Ok, so we basically know what a serious game is and how we can use it. But why make a game in the first place? Why not just tweet something or invest in an engaging marketing campaign or, in the educational field, just make lectures more appealing? Is it really all that beneficial or is it dust in the wind and yours truly just thinks its cool?
The answer is simple: games are, have been and always will be engaging. And this is exactly what we’re looking for. If you can create a fun, engaging serious game, you’re on to something my friend.
- Serious games stimulate the mind.
Playing games translates into facing, accepting and wanting challenges. You’re put in a position where you’re forced to be active and participate (or better yet, take control of the story), not just sit in a chair and listen to someone talk (while you’re probably checking your Facebook or making a grocery list or just plain bored). Challenges stimulate the mind and make those wheels turn.
- Practical approach
Aside from stimulation, serious games offer the opportunity to practice. And that’s a very big deal. More often than not, we don’t practice. When we say we learned something, we usually mean we read a book, or a blog post on a certain topic. Or that we went to a training session or a conference and listened to speakers for hours. And if they play a little game with us or make us do something during their presentation, we feel like we’ve practiced too. But that’s not the case at all. The need for practice is real because the theoretical approach can only get you so far. If you need a designer, for instance, do you hire the one with concrete experience or do you hire the one that read an article on how to be a designer?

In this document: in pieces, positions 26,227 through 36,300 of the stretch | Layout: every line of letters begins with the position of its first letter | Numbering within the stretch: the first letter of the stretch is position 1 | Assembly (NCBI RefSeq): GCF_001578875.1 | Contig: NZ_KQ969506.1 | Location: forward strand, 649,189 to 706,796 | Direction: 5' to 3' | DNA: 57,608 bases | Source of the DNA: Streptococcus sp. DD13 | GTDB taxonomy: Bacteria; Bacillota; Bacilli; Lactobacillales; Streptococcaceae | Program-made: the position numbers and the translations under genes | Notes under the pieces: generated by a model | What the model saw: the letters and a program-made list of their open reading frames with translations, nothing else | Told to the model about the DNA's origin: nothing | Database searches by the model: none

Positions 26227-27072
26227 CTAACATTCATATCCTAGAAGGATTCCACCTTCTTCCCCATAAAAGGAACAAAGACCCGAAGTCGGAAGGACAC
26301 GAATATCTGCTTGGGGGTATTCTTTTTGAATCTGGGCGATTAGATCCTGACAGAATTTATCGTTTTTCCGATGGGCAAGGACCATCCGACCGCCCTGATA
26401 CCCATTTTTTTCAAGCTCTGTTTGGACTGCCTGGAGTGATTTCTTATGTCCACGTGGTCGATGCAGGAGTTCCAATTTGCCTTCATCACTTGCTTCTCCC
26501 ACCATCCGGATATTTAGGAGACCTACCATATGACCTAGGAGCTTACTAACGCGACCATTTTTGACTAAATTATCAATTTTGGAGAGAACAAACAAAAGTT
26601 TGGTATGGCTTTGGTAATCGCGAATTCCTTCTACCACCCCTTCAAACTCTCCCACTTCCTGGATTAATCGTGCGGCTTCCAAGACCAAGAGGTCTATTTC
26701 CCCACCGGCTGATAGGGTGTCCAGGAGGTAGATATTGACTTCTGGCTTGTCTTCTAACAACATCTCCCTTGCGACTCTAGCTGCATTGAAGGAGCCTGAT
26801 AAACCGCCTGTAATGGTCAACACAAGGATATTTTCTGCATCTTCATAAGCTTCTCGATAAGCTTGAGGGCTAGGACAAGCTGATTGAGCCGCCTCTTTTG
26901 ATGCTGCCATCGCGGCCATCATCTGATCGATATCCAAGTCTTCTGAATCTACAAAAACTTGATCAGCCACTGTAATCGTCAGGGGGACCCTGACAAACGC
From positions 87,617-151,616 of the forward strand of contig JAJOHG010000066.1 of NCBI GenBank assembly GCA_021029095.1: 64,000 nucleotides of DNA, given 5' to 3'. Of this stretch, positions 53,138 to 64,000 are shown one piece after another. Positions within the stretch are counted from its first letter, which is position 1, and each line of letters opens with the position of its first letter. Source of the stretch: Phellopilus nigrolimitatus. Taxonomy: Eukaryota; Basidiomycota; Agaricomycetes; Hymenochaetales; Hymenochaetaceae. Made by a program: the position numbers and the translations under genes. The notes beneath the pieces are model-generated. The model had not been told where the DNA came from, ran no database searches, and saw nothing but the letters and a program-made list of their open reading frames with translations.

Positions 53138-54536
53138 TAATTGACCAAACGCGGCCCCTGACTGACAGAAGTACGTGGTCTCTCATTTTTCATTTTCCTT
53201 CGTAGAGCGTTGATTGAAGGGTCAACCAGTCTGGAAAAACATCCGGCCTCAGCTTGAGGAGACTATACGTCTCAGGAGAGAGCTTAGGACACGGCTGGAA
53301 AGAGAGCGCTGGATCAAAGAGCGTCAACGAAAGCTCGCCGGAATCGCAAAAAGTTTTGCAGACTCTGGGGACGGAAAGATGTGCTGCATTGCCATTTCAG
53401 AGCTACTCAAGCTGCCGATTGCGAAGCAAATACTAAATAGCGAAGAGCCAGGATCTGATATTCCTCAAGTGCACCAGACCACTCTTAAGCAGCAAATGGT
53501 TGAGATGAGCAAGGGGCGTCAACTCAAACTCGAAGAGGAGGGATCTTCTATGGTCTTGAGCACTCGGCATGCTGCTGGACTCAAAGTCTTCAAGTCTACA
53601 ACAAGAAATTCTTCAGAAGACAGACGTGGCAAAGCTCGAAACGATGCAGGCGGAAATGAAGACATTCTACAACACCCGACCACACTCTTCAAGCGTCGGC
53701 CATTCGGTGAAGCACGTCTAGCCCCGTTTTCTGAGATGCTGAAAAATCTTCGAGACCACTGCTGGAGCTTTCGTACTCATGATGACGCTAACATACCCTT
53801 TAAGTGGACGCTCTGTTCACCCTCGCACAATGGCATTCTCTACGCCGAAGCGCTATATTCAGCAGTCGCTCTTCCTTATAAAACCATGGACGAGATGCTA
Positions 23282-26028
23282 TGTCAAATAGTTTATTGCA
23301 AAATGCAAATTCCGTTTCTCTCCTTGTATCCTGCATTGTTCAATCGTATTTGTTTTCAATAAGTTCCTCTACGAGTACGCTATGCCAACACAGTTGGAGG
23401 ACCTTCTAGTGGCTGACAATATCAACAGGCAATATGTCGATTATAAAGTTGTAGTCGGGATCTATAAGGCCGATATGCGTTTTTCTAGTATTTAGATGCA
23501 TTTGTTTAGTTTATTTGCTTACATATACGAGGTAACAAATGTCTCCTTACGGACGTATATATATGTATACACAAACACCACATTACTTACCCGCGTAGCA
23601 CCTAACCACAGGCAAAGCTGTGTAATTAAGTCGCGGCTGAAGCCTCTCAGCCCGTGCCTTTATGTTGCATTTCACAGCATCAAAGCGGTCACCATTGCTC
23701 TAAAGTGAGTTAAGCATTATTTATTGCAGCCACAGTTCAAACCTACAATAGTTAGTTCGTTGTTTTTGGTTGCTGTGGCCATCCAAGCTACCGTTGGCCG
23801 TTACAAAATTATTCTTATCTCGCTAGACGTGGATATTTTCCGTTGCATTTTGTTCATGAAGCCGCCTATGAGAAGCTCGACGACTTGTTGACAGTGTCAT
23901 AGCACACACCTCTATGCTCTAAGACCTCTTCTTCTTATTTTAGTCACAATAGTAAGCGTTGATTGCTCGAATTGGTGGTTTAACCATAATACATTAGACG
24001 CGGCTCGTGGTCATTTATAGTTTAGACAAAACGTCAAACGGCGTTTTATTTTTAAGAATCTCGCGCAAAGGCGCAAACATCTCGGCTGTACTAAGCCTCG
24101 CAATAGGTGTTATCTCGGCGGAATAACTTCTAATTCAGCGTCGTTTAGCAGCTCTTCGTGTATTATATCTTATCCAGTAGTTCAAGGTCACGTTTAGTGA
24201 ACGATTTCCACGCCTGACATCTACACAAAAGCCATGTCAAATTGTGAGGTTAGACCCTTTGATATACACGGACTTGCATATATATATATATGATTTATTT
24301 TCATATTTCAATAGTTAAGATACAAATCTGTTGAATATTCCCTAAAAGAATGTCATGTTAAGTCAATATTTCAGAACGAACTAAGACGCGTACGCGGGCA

Following the logic with the graphic designer, students are having more and more difficulties when searching for a job. We all expect years of experience but it’s really an unreasonable request when it comes to students, given the current education system. Imagine a University where 80% of a course is practical and 20% theoretical. Now wouldn’t that be a sight. With serious games, that sight can become far more real.
Also, given the hands-on approach, you’re allowed to fail and start over which, in time, can lead to creative strategies and a boost in efficiency (I’m a big fan of trial and error).
- Continuous personal and professional growth
Applying multiple strategies, progressing in a game, this is equivalent to learning. While playing, not only can we enhance our knowledge, but we can also develop (or further develop) our skills. By constantly playing serious games, we are in a constant state of learning and growth as individuals, but also as a team as well. Of course, this depends on the game mechanics.
- Instant feedback